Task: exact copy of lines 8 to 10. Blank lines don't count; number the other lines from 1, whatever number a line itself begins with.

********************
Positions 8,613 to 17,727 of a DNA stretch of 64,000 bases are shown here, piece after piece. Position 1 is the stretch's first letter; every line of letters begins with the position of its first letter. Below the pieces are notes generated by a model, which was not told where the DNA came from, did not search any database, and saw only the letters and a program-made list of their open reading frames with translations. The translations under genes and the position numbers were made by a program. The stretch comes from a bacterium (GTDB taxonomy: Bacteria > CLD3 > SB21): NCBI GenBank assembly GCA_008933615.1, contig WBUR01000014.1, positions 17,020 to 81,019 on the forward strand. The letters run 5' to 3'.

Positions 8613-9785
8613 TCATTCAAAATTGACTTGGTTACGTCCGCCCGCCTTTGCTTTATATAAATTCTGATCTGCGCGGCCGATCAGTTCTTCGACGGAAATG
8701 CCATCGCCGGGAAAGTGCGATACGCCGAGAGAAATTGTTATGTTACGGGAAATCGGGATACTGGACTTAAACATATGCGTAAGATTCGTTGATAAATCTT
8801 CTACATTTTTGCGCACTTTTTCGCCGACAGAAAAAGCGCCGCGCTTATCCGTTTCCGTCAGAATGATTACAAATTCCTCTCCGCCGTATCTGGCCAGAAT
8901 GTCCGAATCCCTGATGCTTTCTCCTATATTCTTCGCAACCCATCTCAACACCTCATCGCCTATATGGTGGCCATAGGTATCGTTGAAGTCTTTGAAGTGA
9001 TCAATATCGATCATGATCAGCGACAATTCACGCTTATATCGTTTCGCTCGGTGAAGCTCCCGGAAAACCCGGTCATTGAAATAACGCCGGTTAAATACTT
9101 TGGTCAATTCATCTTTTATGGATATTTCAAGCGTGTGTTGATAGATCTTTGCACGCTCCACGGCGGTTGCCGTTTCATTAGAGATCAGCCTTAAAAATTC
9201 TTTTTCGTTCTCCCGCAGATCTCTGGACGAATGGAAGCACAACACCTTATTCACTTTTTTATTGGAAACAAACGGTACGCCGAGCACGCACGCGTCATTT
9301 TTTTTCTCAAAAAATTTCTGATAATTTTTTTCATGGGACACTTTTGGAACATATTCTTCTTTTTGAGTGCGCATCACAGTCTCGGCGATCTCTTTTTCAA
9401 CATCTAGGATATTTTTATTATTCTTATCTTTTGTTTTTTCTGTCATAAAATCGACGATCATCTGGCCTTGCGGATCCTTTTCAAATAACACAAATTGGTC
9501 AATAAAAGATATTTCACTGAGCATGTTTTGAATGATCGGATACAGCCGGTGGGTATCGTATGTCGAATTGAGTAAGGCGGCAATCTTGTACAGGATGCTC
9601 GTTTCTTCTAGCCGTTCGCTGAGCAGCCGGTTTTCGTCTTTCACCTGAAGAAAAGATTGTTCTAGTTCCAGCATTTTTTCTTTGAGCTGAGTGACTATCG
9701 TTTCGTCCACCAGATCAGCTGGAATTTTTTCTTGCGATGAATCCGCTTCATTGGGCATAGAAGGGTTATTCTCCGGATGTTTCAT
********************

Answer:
9101 TGGTCAATTCATCTTTTATGGATATTTCAAGCGTGTGTTGATAGATCTTTGCACGCTCCACGGCGGTTGCCGTTTCATTAGAGATCAGCCTTAAAAATTC
9201 TTTTTCGTTCTCCCGCAGATCTCTGGACGAATGGAAGCACAACACCTTATTCACTTTTTTATTGGAAACAAACGGTACGCCGAGCACGCACGCGTCATTT
9301 TTTTTCTCAAAAAATTTCTGATAATTTTTTTCATGGGACACTTTTGGAACATATTCTTCTTTTTGAGTGCGCATCACAGTCTCGGCGATCTCTTTTTCAA